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New York Times staff
The long-awaited climate accord was signed in Paris. President Obama is taking a victory lap. The NYT breathlessly announced the implications for business:
It will spur banks and investment funds to shift their loan and stock portfolios from coal and oil to the growing industries of renewable energy like wind and solar. Utilities themselves will have to reduce their reliance on coal and more aggressively adopt renewable sources of energy. Energy and technology companies will be pushed to make breakthroughs to make better and cheaper batteries that can store energy for use when it is needed. And automakers will have to develop electric cars that win broader acceptance in the marketplace.
Perhaps. As long as investors, utilities, technology firms and auto makers can make money doing these things. Unfortunately, the climate deal does not prescribe any plan or policies to assure this, nor does it repeal the laws of economics, or the still-desperate need for global economic development. The obvious way to spur these results would be to implement a stiff tax on carbon, but that wasn’t a part of the deal, either.
With a carbon tax, all the other results listed above would follow. And if such a tax replaced income and sales taxes, it would achieve the key objectives of carbon reduction without stalling the economy, aside from dislocations in the energy sector. Politicians on the right wouldn’t propose such a replacement carbon tax because they don’t want to risk their support from oil companies, and many of them believe the problem of global warming is overstated. People on the left wouldn’t propose it because they are generally against replacing income taxes with something as “regressive” as a carbon tax. They would much prefer to add another layer of taxation, and use that money for their parochial purposes, including picking winners and losers in the technology development game, and to impose numerous new regulations on producers to restrict their emissions. Many of these people believe that central planning can get you as good results as market forces.
Unfortunately, the right has surrendered the discussion of climate change to the left, which means that to the extent that we get even ineffectual interventions, they are all but certain to hurt economic growth. People living in beachfront mansions may notice a two degree increase in global temperatures more than a two percent slowdown in economic growth. But people living in low-lying economies will be much more sensitive to an economic slowdown. Seventy five years ago, the Philippines and South Korea were at about the same place economically. The difference, with South Korea today having ten times the per capita GDP, was just two percent per year faster growth over that period. Which of these countries today is better able to weather warmer temperatures, rising waters, and more frequent storms?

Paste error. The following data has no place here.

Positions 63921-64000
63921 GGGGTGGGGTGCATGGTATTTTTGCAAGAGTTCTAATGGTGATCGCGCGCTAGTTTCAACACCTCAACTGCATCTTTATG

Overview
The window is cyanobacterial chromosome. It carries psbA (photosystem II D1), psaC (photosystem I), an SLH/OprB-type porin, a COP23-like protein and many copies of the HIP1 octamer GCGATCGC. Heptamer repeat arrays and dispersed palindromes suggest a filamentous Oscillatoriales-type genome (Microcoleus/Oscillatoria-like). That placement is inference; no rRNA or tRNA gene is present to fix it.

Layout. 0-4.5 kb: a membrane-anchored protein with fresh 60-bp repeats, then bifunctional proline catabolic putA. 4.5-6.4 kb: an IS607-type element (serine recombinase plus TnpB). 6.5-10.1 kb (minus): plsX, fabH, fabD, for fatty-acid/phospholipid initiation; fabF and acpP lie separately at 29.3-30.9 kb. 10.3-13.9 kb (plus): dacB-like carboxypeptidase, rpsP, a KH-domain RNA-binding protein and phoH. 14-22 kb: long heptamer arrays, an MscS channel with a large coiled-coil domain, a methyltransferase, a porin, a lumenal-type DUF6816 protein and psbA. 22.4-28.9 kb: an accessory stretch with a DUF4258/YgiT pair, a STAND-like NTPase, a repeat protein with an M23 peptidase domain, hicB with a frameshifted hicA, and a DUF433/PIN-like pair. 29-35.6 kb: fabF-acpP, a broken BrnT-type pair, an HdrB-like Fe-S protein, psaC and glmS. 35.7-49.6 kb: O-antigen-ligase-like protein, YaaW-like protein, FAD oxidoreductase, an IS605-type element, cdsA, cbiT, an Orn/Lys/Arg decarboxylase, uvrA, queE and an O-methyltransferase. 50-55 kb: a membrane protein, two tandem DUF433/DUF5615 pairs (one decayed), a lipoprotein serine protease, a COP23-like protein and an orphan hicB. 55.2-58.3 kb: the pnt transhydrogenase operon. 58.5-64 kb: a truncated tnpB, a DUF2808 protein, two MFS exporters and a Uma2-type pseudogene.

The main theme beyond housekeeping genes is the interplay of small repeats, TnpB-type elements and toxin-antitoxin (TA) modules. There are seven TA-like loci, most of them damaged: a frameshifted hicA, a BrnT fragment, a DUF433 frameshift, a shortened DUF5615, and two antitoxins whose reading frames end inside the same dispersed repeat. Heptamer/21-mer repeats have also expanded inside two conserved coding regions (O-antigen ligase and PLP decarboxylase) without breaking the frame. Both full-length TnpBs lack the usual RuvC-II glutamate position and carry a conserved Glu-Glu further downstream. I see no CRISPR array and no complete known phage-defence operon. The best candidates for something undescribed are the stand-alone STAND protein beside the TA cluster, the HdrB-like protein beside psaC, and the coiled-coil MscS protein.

The world may be warming with serious consequences ahead. Those who disagree with that prognosis are called “deniers.” What do we call those who deny the economic impact of their proposals? The last time we were told, “The experts are in complete agreement; give me a trillion dollars and control of one sixth of the economy,” things did not work the way their models predicted.
I came across an article about frat boys doing tasteless things. (Which one, right?) So, at the risk of being accused of Godwinning any of a number of ‘national conversations’ we are having today, I offer this brief article in its entirety from 1939…
NAZIS TOO SERIOUS STUDENTS ASSERT
West Virginia Students Amazed At Row Over ‘Hitler Party’
MORGANTOWN, W. VA, Jan. 11 (AP)—West Virginia University students expressed astonishment today at the international comment raised by a fraternity’s “Fuehrer” party here several weeks ago and declared “we thought ‘twas funny.”
“You take things too seriously over there, ” the campus daily newspaper, The Daily Athenium said in an open letter addressed to Das Schwarze Korps, official organ of the goose-stepping black-uniformed Nazi Elite guard.
“What,” it asked, “is the world coming to when 80,000,000 inhabitants of a great nation become agitated over the pranks of college students?”
Male students attending the party had imitated the appearance of Adolf Hitler, and when the German newspaper caustically criticized the affair as pictured by “Life” magazine, four students facetiously cabled they were severing “diplomatic relations.”